Why don't you use the IOREF pin on this shield (and others)? Then we could easily use it with 3.3V systems. I suppose I can clip pins and do some soldering, but still...

    Also, putting a light sensor on the same PCB as a temperature sensor makes no sense. You need to shield the temperature sensor from the sun!

  • KM4HPK / about 7 years ago / 1

    how would one make an outdoor weather station with this and protect the electrical connections from the elements?

  • VincenzoCusenza / about 7 years ago / 1

    Can this shield be mounted on an arduino yun? maybe I understand that it has in common the 4 pin with the arduino ethernet shield... i would need to send the data collected from the sensors of this shield with the ethernet port or store it on a memory card...

  • The Doctor Doge / about 7 years ago / 1

    I'm curious why the sensors are segregated on their own piece of PCB?

    • Joel_E_B / about 7 years ago / 1

      The sensors are placed on a peninsula in order to reduce parasitic heat from the rest of the electronics from affecting the temperature sensors.

  • Member #1520723 / about 5 years ago / 0

    Is this compatible with Arduino due?

    • santaimpersonator / about 5 years ago / 1

      I believe the pinout on the Due is different from the Uno pinout that this board was built for. You may need to do some modifications for the pin connections. For more assistance on this please head over to our forums.

Customer Reviews

4.5 out of 5

Based on 6 ratings:

Currently viewing all customer reviews.

4 of 4 found this helpful:

A good place to start, but requires extra effort to perform well

I purchased the Weather Shield along with a Sparkfun RedBoard, Sunny Buddy, 3.5 watt Voltaic Solar Panel, 6,600 mAhr Li-Po battery, and an Arduino prototype board. I essentially built my Weather Station following the Sparkfun Weather Station tutorial with the exception of not using the Anemometer, Wind Vane, and the Electric Imp Shield. I used the Arduino prototype board to connect a Xbee 2.4 GHz transceiver to the Arduino TX/RX connections to communicate with my base station. I mounted all of the above mentioned hardware in a Sparkfun Big Red Box sans the cover. I built a replacement cover out of 1/8 in thick Sintra and attached a 40mm X 40 mm 12 vdc exhaust fan over the Sunny Buddy and an air intake tube over the sensors on the Weather Shield to help keep the circuit boards cool during the summer. I mounted the modified Big Red Box in the suggested Ambient Weather Solar Radiation Shield. However before sealing up the Big Red Box I coated all of the circuit boards with conformal coating to seal out moisture and dirt. The Weather Station is mounted outside of my house on a pole and is powered by the recommended 3.5 watt Voltaic Solar Panel while the Big Red Box 12 vdc exhaust fan is powered by two Parallax 6 vdc 100 mAhr solar cells wired in series for 12 vdc. So far the Weather Station is working fine, but only time will tell how well the conformal coating will protect the circuit boards from the elements.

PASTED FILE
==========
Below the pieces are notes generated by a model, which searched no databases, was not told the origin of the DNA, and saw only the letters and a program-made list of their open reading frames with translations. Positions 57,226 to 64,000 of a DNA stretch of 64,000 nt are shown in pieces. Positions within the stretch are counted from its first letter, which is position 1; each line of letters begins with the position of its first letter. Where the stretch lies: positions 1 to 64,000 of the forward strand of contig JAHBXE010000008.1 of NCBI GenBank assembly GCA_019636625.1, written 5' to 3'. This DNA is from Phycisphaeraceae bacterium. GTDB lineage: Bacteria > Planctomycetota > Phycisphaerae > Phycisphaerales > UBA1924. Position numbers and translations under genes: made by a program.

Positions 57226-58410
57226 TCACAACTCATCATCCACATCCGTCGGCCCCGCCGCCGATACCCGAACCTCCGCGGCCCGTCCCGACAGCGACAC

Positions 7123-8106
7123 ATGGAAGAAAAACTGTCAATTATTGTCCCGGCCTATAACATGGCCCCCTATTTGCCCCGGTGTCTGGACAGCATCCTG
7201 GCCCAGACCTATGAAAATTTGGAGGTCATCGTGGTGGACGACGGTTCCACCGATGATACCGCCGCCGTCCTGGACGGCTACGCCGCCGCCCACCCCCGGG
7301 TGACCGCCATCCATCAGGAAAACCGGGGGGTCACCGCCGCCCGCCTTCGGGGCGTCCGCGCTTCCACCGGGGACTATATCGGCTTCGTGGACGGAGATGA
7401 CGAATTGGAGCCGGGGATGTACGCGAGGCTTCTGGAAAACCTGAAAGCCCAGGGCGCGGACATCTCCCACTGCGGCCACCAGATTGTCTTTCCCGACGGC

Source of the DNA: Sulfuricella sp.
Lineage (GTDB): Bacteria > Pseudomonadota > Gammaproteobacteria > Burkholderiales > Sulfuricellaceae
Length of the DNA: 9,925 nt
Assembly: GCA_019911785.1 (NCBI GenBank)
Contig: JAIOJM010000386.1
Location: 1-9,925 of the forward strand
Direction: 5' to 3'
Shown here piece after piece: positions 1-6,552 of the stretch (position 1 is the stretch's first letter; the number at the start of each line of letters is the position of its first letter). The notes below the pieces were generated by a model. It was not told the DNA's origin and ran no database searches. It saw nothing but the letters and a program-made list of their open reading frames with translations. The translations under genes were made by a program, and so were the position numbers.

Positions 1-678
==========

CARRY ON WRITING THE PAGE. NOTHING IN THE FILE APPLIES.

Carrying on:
Spark fun Weather Shield

I have the weather shield up and running now over a wireless link to an inside monitor. The weather shield is fantastic. I am running it with all the options and comparing it to what I am getting from the local weather station it is about the same readings so it is pretty accurate. I am extremely pleased with the results. It saved me having to wire up a whole lot of individual sensors. Having them all on the one board is a real bonus. Thank you for an excellent product.


Spark fun Weather Shield

I have the weather shield up and running now over a wireless link to an inside monitor. The weather shield is fantastic. I am running it with all the options and comparing it to what I am getting from the local weather station it is about the same readings so it is pretty accurate. I am extremely pleased with the results. It saved me having to wire up a whole lot of individual sensors. Having them all on the one board is a real bonus. Thank you for an excellent product.


Up and running

Quick delivery and good support documentation had my weather shield up and running very quickly with no problems. The website with good explanation of features and links to references makes this a project that quickly shows results.

Great hardware, buggy software

The hardware is pretty good - it has everything on there that you would need. However, the software is pretty buggy. Thankfully I'm an embedded software engineer! The main issues are that if the supply voltage to the barrel jack or USB input on the RedBoard is not equal to the logic level (say, 5V vs 3.3V) then the wind direction reads incorrectly. I've not tracked down the cause but hopefully it's something to do with the analogue reference voltage that can be corrected in software. Some of the sensors (pressure, voltage, wind) give spurious readings outside the normal range. And finally the wind gust derived sensor likes to return readings with strange values - -1, 0, 1.5, 3, 4.5, etc.

Arduino Sparkfun Weather Shield

Sparkfun Weather Shield works like a charm when testing with the Arduino/Sparkfun weather-Station.ino code file. The only thing I need to do is figure out how to add a Adafruit BMP280 Barometer to the weather-Station.ino code? Any feed back would be very helpful. Over all, Very Nice board!